FAIRMONT RECREATION
Fairmont School again is offering after-school recreation to its students four evenings a week, Monday, Tuesday, Thursday and Friday. The activities begin at 3:45 and run until 5:15. This gives the children time to go home for a change of clothes and a bite to eat.
A qualified teacher is supervising the program which includes volley ball, tetherball and 4-square.
Registration forms are available from the school or by calling Fairmont at 266-1957.
BAKER PTA
Father and Son Night of the Baker Junior High School PTA will be held Thursday evening, Nov. 7, with a film on the use of narcotics. The film is named Bennies and Goof-Balls. There also will be a guest speaker from the South Denver Optimist Club.
The annual membership campaign of the Baker PTA took place from Oct. 7 through Oct. 18. Mrs. Eva Borrego is president. Bakers Back-To-School Night was Oct. 17.
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says
by Steve McNichols Democrat for U.S. Senate
Who is Peter Dominick fooling when he pretends to be for increased Social Security benefits and for Medicare?
Certainly not senior citizens.
They know that in 1965 he voted AGAINST a bill to increase Social Security benefits by $7 a month and to provide hospital and health services for those over 65.
The diagnosis is clear: My opponent has turned his back on Colorado and its senior citizens.
PAID POLITICAL ADVERTISEMENT
GREENLEE PTA
Back-to-School Night in October was a success at Greenlee Elementary School even though it was the same night as the first snow fall of the season. The school auditorium was filled with parents who came to get better acquainted with their childrens school.
Mrs. Benita Lane, Greenlee PTA president, greeted the parents and introduced Kenneth Gorsline, the principal. Mr. Gorsline gave a report on the meeting held Oct. 9 regarding the crowded conditions a t Greenlee.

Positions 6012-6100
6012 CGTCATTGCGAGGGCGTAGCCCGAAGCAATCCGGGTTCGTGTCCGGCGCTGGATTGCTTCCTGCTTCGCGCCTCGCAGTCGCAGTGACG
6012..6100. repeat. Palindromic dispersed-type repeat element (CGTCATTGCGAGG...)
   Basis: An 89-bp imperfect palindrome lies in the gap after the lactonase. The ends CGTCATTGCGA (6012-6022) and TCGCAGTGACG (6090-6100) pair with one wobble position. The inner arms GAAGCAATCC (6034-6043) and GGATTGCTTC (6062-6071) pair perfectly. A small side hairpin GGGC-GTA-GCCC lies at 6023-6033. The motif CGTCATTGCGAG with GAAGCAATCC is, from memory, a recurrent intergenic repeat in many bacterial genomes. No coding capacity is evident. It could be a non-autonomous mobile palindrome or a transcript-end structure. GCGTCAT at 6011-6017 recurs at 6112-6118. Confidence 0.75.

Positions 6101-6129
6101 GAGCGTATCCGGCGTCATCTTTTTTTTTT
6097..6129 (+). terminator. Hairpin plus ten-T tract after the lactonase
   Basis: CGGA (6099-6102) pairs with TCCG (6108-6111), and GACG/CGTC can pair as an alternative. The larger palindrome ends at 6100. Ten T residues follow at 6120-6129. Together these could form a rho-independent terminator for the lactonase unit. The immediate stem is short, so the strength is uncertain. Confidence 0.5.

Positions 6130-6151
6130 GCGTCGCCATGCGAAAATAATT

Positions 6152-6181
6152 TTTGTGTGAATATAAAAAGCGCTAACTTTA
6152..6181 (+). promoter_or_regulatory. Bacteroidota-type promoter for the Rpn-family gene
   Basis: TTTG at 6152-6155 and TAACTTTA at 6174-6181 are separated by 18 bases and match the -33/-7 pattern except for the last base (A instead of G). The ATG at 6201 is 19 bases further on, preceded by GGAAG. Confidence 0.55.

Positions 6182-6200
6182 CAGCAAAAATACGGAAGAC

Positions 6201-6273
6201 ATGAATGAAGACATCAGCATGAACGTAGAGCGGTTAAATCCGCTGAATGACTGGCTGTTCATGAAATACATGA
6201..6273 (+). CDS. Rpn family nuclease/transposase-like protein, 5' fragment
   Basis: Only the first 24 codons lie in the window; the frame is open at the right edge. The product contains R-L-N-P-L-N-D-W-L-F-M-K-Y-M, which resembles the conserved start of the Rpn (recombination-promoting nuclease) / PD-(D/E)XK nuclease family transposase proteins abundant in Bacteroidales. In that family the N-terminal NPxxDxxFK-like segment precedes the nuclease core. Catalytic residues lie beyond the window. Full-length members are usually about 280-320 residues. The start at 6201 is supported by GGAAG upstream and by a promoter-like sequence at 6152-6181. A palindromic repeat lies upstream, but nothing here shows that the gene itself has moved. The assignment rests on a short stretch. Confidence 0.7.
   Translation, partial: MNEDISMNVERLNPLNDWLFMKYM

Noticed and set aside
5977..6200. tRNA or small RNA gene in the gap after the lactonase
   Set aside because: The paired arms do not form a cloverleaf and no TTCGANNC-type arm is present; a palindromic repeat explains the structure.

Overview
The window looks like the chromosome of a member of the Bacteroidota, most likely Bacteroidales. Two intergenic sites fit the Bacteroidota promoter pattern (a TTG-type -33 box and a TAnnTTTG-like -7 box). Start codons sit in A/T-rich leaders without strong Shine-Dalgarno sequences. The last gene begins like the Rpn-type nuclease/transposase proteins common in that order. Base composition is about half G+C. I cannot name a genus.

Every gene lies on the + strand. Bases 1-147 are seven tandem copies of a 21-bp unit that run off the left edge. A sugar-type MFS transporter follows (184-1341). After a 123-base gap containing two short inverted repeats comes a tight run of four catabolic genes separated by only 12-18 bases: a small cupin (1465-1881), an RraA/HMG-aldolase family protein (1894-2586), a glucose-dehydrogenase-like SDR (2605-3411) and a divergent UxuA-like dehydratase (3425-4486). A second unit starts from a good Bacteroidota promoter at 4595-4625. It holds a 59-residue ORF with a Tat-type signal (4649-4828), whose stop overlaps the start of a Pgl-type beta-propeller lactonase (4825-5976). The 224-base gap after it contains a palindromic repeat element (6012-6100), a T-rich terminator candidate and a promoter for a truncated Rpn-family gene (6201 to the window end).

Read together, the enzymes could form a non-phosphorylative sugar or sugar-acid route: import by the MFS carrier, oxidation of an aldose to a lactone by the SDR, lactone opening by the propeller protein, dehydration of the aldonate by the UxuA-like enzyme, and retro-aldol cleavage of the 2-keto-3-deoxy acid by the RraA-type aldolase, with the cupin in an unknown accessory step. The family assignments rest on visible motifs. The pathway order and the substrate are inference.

Mrs. Maria Metz, former assistant principal at Greenlee, presented a film to the school which shows the different federal and state programs used at Greenlee last year.
After the program, parents visited the classrooms of their children and refreshments were served.
TB Tests Required For Some Children
A new Denver city health regulation requires that all kindergarten, seventh grade and new pupils in Denver schools must have a tuberculin test.
A special certificate for this is being provided by the city. It must be signed by a doctor, and must give the date and result of the test. Any TB test done within the last two years is acceptable if certified.
Parents may take their children to their family doctor or to the City Tuberculosis Control Center at 678 Delaware St. to have this test.
Or, seventh and eighth grade pupils in the junior high school science classes may get their tests in those classes if their parents wish them to.
Civil Rights Representative Has Action Canter Office The Colorado Civil Rights Commission now has a branch office at the West Side Action Center at 1042 Santa Fe Dr.
Ed Billings has been appointed to run the-office. It is open Monday through Friday from 8:30 a. m. to 5 p. m.
Mr. Billings is available to assist any West Sider who has problems concerning discrimination in all areas such as housing, work, etc. He will be at the Platte Valley Action Center on Tuesday afternoons and at the Southwest Action Center on Thursday mornings.
Mr. Billings has been involved in many community activities in the Park Hill area.
Greenlee Gets New Social Worker
The new social worker at Greenlee Elementary School is Miss Dianne Burry. She Is a graduate of the University of Michigan and worked last summer in Detroit in a project to help children, learn to talk with their teachers and to get along better in school.
Miss Burry is especially interested in helping bring the school and the community closer together. Greenlee parents are invited to get acquainted with her and to take part in school activities -being planned for parents.
Would you like to help deliver the West Side Recorder? Volunteers needed, only about two hours a month. Please leave your name and address at Telephone 429-9576.
Perez-Trujillo Vows Exchanged Sept. 28 Pvt. Michael (Rocky) Trujillo, son of Mr. and Mrs. Lawrence Trujillo of 1239 Kalamath St, married Miss Linda Perez, daughter of Mr. and Mrs. Lupe Perez, Sept. 28.
The ceremony took place at Our Lady of Grace Catholic Church.
Mr. Trujillo left Nam Oct. 15.
for Viet
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IMPORTANT NOTICE'
Paco Sanchez -
DEMOCRAT "NOTICE DE IMPORTANCE"